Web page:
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'The Hate U Give' by Angie Thomas is published

The Hate U Give by Angie Thomas is a young adult novel that follows a protagonist drawn to activism after she witnesses the police shooting of her unarmed friend. The book was published by Balzer + Bray and it opened at number 1 on The New York Times young adult best-seller list.

Uber CEO is caught on camera fighting with his Uber driver

A video was released where Kalanick was shimmying between two women in an UberBLACK, before arguing with an Uber driver during a heated debate in which he berated the driver. Later, he stepped down as the CEO of Uber because of the pressure from a majority of the investors as he was seen as a liability.

Chris Rock returns as the host of the 88th Academy Awards after 11 years

The 88th Academy Awards ceremony, presented by the Academy of Motion Picture Arts and Sciences, honored the best films and took place at the Dolby Theatre in Hollywood, Los Angeles. Spotlight won two awards including Best Picture, and Mad Max: Fury Road won six awards, the most for the evening.

McDonald's CEO Don Thompson leaving after bad results

McDonald's CEO Don Thompson stepped down from the world's biggest hamburger chain as it fought to hold onto customers and transform its image. Thompson was one of a handful of black Fortune 500 CEOs and has worked at McDonald's for nearly 25 years.

Pope Benedict resigns

Benedict XVI's decision to step down as leader of the Catholic Church made him the first pope to relinquish the office since Gregory XII in 1415, and the first to do so on his own initiative since Celestine V. The move was unexpected, given that popes in the modern era have held the position from election until death.

Picoult's 'Lone Wolf' is published

Atria Books released Jodi Picoult’s hardcover novel, Lone Wolf. The story of the novel revolves around a man returning to his childhood home after a terrible accident. The book was received fairly well, with reviews being generally positive. New York Times added the novel into their 2012 Best Seller list.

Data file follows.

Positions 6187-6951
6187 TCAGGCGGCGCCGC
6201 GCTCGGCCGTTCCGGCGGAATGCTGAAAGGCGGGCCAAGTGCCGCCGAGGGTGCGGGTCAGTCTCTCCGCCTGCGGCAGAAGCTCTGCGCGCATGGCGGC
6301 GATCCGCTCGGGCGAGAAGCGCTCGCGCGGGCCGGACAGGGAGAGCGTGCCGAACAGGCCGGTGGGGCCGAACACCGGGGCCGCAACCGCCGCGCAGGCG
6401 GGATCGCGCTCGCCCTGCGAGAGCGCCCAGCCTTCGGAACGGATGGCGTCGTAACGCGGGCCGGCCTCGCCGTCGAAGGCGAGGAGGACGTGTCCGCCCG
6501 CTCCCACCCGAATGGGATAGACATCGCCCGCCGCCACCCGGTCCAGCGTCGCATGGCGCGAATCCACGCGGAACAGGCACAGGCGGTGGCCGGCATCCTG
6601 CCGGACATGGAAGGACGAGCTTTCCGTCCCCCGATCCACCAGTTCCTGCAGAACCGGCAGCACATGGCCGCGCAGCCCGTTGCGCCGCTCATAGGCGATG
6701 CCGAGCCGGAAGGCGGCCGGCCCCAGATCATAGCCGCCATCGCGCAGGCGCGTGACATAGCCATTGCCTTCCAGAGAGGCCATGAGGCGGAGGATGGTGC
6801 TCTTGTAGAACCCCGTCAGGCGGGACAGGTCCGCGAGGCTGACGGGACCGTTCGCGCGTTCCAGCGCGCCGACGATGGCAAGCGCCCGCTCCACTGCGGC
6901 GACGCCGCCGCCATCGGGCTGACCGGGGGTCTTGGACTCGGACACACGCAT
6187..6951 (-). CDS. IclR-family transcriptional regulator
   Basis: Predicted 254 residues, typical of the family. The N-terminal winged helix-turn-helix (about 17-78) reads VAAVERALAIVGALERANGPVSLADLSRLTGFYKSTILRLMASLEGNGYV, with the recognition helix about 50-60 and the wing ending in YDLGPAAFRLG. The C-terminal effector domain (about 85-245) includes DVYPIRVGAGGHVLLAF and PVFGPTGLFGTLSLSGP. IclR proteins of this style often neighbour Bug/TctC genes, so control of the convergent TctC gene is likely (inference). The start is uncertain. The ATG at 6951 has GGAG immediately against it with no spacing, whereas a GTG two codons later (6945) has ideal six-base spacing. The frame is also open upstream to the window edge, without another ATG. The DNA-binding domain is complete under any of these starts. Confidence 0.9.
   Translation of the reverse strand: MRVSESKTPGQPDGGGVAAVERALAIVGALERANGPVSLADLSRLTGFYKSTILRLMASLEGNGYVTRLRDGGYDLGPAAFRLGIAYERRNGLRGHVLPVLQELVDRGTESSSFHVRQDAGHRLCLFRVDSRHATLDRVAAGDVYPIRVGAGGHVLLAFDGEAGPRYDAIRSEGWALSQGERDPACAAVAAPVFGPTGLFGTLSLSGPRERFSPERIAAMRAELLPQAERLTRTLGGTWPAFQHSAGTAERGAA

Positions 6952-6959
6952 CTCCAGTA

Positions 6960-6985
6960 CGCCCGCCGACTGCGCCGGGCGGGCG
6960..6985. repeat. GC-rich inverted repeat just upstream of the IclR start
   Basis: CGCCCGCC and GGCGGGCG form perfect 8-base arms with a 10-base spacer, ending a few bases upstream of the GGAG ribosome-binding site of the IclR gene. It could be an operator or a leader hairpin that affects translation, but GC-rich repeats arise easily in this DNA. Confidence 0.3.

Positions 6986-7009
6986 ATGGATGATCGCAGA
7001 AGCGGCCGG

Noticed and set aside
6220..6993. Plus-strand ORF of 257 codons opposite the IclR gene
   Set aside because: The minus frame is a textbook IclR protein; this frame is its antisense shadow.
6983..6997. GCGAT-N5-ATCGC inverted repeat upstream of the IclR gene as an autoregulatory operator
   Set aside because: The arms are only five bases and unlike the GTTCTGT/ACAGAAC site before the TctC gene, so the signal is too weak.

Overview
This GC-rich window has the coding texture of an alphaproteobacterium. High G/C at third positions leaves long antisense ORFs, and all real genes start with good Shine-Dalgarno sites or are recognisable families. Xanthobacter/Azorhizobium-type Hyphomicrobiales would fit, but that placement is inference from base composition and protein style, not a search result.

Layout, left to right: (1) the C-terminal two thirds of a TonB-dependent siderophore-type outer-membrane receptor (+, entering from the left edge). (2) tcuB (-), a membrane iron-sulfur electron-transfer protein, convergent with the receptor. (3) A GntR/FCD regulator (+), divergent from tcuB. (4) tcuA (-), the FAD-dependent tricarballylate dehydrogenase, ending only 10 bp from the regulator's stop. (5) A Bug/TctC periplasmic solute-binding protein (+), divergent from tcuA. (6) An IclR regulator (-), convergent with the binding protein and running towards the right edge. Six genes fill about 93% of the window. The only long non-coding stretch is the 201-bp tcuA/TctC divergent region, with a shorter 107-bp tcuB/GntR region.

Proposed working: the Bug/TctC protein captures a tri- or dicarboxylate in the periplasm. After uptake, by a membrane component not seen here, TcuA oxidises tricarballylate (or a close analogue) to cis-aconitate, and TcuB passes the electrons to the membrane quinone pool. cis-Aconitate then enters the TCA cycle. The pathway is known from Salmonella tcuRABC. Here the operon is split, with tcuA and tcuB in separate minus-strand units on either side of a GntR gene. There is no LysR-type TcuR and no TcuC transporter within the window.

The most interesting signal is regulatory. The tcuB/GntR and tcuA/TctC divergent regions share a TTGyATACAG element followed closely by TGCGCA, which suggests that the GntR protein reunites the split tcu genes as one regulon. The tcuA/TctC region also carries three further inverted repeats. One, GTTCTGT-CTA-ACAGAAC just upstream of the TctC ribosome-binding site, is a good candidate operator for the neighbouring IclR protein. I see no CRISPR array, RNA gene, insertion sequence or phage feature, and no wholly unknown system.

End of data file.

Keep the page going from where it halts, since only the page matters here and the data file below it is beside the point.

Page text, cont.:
Museo Soumaya is officially inaugurated

Museo Soumaya was designed by the Mexican architect Fernando Romero. There are over 66,000 works from 30 centuries of art in the museum. The museum includes sculptures from Pre-Hispanic Mesoamerica, 19th- and 20th-century Mexican art and an extensive collection of works by European old masters and masters of modern western art.


Canada is back on top of the hockey world

The tournament at the Winter Olympics held in Vancouver, Canada was won by Canada for the record 8th time, which defeated the USA in overtime in the gold medal game. The final score was a 3–2. Goal scorers for Canada were Jonathan Toews, Corey Perry, and Sidney Crosby.


Delia Smith walks onto the pitch at halftime to scold her team's fans

In a bizarre moment, Premier League side Norwich City shareholder and British TV chef Delia Smith walks onto the pitch at halftime to scold her team's fans for failing to cheer on the team loud enough; Norwich had just squandered a two-goal lead to Manchester city, but would go on to lose 3-2 despite Smith's rallying cry.

Naroda Patiya massacre

After the Godhra train burning incident false rumors about the kidnapping of Hindu girls by Muslims were spread by Vishva Hindu Parishad group. This led to retaliatory attacks against Muslims. A mob of approximately 5,000 people attacked the Muslim community of Naroda Patiya. The attack claimed the lives of 97 people.

Selby rail crashes

The Great Heck rail crash, widely known as the Selby rail crash, was a high-speed train accident that occurred at Great Heck near Selby, North Yorkshire, England. Ten people died, including the drivers of both trains involved, and 82 people suffered serious injuries. It remains the worst rail disaster of the 21st century in the United Kingdom.

Ellen DeGeneres hosts the 38th Grammy Awards

The 38th Annual Grammy Awards were held at Shrine Auditorium, Los Angeles. The awards recognized accomplishments by musicians from the previous year. Alanis Morissette was the main recipient, being awarded four trophies, including Album of the Year.

First NATO Military Action